Title: Iran: Ensure Equal Access to Higher Education
Publication: Human Rights Watch
September 22, 2012
The Iranian government should immediately reverse policies that place unnecessary restrictions on academic freedom for university students, in particular women. Some of these “Islamicization” measures are to be introduced for the new academic year, which begins on September 22, 2012. Others have been put in place in recent years and adopted by universities across the country.
The measures include bans on female and male enrollment in specific academic fields in many universities, but with the greatest number of restrictions on women. They also include quotas that limit the percentage of women students in certain fields of study, and segregation in classrooms and facilities.
“For decades, Iranian universities have offered high quality education to male and female students,’’ said Liesl Gerntholtz, women’s rights director at Human Rights Watch. “But as university students across Iran prepare to start the new academic year, they face serious setbacks, and women students in particular will no longer be able to pursue the education and careers of their choice.”
Authorities are enacting “Islamicization” policies at universities within the context of a wider crackdown on academic freedom that has taken place since Mahmoud Ahmadinejad became president in 2005. Iran’s universities have increasingly become targets of government efforts to stifle dissent and “Islamicize” higher education, Human Rights Watch said.
The new restrictions provide evidence that authorities, spearheaded by the Science Ministry, are carrying out longstanding plans to “Islamicize” universities and institute programs that restrict the role of young women in universities and their access to education, Human Rights Watch said. Since the 1990s, more than 60 percent of Iran’s university students have been women.
The most recent restrictions are outlined in an annual manual published in August by the Science and Technology Ministry, which regulates higher education. The manual lists the major fields of study available to applicants sitting for the national entrance exam for public universities, which was held in June. It reveals that 36 public universities across the country have banned female enrollment in 77 fields, according to the semi-official Mehr News Agency. The manual also indicates that universities have barred male enrollment in a number of majors.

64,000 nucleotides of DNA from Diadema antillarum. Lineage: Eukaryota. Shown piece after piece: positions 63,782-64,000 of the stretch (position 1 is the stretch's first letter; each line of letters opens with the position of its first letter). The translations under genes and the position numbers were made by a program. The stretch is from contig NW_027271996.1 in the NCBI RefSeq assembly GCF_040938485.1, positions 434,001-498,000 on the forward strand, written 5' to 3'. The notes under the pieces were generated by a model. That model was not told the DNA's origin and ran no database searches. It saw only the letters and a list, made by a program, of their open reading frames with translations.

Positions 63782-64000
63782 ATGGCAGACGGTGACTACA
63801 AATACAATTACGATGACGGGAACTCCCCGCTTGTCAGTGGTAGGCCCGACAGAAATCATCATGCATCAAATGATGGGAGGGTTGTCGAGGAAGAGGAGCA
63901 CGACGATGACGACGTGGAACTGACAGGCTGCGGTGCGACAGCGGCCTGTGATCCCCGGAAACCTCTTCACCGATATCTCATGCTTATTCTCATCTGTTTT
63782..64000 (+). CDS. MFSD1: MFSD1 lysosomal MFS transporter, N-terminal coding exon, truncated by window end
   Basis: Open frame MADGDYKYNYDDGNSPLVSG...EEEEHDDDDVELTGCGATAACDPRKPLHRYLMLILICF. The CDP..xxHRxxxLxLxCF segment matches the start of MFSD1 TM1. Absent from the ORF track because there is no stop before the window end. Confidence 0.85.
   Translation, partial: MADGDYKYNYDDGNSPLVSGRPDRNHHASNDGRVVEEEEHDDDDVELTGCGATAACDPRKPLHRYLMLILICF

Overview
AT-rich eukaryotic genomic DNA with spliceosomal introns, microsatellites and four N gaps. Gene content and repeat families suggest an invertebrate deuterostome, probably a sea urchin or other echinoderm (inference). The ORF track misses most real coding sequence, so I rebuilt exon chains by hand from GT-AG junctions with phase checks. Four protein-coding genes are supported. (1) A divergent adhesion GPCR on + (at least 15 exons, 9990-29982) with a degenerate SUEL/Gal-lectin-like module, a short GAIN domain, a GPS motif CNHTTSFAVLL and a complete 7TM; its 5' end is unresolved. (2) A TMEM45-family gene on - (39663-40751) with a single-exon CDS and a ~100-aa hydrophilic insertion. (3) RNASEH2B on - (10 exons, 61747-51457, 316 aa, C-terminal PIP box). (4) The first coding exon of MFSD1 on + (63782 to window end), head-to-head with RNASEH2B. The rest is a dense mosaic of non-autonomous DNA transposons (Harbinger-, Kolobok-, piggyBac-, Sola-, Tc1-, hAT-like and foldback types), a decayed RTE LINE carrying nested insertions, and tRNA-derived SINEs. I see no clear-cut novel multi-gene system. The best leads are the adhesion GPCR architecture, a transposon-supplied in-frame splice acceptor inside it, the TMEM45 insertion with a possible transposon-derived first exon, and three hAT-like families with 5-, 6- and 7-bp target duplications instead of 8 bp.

On August 6 Mehr reported that the 2012 manual published that month by Iran’s National Education Assessment Organization (NEAO), a Science Ministry department, provided a large list of majors at various universities across the country that had been “single-gendered,” meaning that only males or females will be permitted to study that subject. The process is carried out by individual universities under Science Ministry authority. More than 60 universities across the country made the changes, with restrictions on around 600 majors according to Daneshjoo News, an opposition website that covers academic freedom issues.
An August 4 Daneshjoo article says that this academic year Iranian universities have “single-gendered” about 20 percent of mathematics and technical sciences major fields of study (including engineering), more than 30 percent in social sciences, 10 percent in traditional sciences, 34 percent in the arts/humanities, and 25 percent in foreign languages. Some universities have “single-gendered” majors for alternating semesters to enforce gender segregation but have not entirely banned access to either male or female candidates.
Banned majors for women include computer science, chemical engineering, industrial engineering, mechanical engineering, and materials engineering at Arak University; natural resource engineering, forestry, and mining engineering at Tehran University; and political science, accounting, business administration, public administration, mechanical engineering, and civil engineering at Esfahan University. At Emam Khomeini University, in Qazvin, all 14 social sciences majors were restricted to males.
“Single-gendering” also restricts choices for male students. For example, at Esfahan University men are no longer allowed to major in history, linguistics, theology, applied chemistry, Arabic/Persian language and literature, sociology, and philosophy.
Some of the larger universities with substantial “single-gendering” of major fields of study, Daneshjoo reported, are Arak University (88 percent), Esfahan University (68 percent), Emam Khomeini University (82 percent), Lorestan University (100 percent), Ardebil Research University (100 percent), Golestan University (59 percent), and Alameh Tabataba’i University (43 percent). Shahid Chamran University in Ahvaz has “single-gendered” all of its 47 majors for men, even though it is officially a registered coeducational university.
Only 3 percent have been “single-gendered” at Tehran University, one of the country’s premiere public universities.
Neither the universities nor the Science Ministry have explained why they single-gendered certain majors. In an August 26 statement, NEAO criticized coverage of the universities’ decision to “single-gender” majors, and alleged that opposition media outlets and websites incorrectly reported that the government had instituted wholesale bans on selected majors for women.
The agency alleged that the total number of majors at universities throughout the country had actually increased by 14 percent, and that the vast majority were still open to both male and female students. On September 11, Hossein Tavakoli, head of the agency, announced that the results of the 2012-13 academic year national entrance exams had been released and women make up 60 percent of the entering class.
But a review by Human Rights Watch of the NEAO manual shows that the list of banned majors includes a number of technical and applied science majors, including engineering, some of the highest-paying fields for graduates. An increasing percentage of women have been employed in these fields in recent decades.